Self-realization in Virginia Woolf’s To the Lighthouse
A Lighthouse is a structure or tower, which emits light in order to guide people, mainly mariners. Virginia Woolf uses the meaning as a hidden symbol to guide readers to the deep unresolved feelings carried within the novel’s distraught characters. As the novel progresses, the significance of the Lighthouse’s meaning slowly unravels. The reader receives an insightful view into Mrs. and Mr. Ramsay’s complex everyday relationship while they raise their eight children and time passes. Consequently, the reader realizes how important one individual is to the lives of others, or more figuratively how one bright and strong beam of light can guide a fleet to harbor.
At the beginning of the novel, the path lies on Mrs. Ramsay and her children wanting to go to the Lighthouse. They find it very exciting and are looking forward to the event. However, Mr. Ramsay believes the weather will not allow them to go tomorrow nor the next day. This carries a negative effect on Mr. Ramsay’s character though the rest of the story and these words reflect their consequences, “…it won’t be fine” (p.4). In reference to their son, James, Mrs. Ramsay believes, “…he will remember that all his life”(p.62). This foreshadows what is to come later in the novel, as the children never do forget, and hold a grudge against their father for his past actions. Likewise, Mr. Ramsay does not forget stopping them from going to the Lighthouse, as this is what is keeping his conscience from being free.
With each turning of the page, the author invites the reader to open the window into the Ramsay’s intricate lives and relate it to the meaning of the novel as a whole. Virginia Woolf uses her magnificent appeal for meaningful imagery by calling the first part of the novel, “The Window.” It is here that light is shed on the Ramsay’s ironic relationship and how they impact the people around them. The Ramsay’s marriage, similar to many frustrating marriages, involves the partners not fully revealing how they truly feel about one another. This can be taken in both the positive and negative contexts.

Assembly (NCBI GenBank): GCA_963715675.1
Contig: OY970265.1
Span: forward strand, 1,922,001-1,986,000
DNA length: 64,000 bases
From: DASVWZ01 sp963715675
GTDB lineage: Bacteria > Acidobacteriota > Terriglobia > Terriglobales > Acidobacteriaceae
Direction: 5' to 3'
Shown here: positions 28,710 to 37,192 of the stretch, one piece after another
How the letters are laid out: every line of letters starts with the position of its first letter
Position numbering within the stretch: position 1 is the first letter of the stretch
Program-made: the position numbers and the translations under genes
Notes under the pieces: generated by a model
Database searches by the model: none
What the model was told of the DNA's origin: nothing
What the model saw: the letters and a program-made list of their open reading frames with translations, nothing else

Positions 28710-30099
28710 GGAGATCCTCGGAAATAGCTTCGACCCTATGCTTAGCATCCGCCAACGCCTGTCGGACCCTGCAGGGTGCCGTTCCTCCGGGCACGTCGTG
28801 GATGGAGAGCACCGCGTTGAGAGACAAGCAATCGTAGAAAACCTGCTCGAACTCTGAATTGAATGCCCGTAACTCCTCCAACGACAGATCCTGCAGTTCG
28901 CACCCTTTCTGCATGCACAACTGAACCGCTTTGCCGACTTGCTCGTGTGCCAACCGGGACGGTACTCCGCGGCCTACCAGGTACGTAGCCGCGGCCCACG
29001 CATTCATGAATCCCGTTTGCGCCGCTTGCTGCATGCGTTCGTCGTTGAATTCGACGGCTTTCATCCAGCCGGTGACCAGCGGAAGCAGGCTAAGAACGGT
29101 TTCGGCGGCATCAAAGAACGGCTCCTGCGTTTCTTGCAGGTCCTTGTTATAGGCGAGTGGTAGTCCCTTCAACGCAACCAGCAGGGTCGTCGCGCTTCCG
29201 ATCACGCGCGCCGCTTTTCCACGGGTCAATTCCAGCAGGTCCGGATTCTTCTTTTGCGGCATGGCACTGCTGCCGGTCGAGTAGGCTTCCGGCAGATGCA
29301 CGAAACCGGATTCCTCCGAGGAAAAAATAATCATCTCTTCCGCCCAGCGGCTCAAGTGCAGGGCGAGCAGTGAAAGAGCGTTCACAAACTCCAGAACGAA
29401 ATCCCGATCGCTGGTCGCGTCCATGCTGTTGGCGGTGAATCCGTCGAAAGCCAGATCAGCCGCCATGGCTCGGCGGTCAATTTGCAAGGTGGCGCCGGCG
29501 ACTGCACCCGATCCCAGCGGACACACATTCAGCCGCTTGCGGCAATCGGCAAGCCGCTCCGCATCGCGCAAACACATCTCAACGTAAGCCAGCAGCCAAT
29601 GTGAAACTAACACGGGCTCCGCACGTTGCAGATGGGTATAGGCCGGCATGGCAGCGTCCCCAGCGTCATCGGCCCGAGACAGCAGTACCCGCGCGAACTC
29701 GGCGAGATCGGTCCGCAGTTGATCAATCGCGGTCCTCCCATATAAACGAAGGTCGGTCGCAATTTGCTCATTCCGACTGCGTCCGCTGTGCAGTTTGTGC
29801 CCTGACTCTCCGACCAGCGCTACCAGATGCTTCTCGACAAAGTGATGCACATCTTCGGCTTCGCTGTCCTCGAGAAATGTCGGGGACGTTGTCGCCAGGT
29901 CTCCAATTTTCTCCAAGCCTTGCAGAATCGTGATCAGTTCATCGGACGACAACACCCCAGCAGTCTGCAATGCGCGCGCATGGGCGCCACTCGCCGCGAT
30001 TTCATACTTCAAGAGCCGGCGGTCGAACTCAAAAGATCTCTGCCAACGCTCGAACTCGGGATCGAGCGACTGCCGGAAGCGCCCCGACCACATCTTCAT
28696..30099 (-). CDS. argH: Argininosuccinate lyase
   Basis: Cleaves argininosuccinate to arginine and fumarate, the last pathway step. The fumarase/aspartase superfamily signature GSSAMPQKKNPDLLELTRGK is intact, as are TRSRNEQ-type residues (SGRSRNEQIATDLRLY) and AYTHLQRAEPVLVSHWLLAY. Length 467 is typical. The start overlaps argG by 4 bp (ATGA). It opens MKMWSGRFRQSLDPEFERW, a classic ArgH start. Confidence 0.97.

In the positive light, the “more than words” notion holds true as the Ramsay’s, through their actions, demonstrate their feelings towards one another. It is relevant that they both do love each other by the little things they do. One example of this is that they give in to each other’s wants because they feel guilty by the wrongful things they do to one another. Mrs. Ramsay, as difficult as it is for her, gives in to her husband’s desires in order to satisfy him by telling him he was right that the weather would indeed stop them from going to the Lighthouse. In doing this Mr. Ramsay takes it as a sign of her love without literally speaking the words he so desperately wants to hear, “She had not said it: yet he knew” (p.124).
Despite how depressing and frustrating the...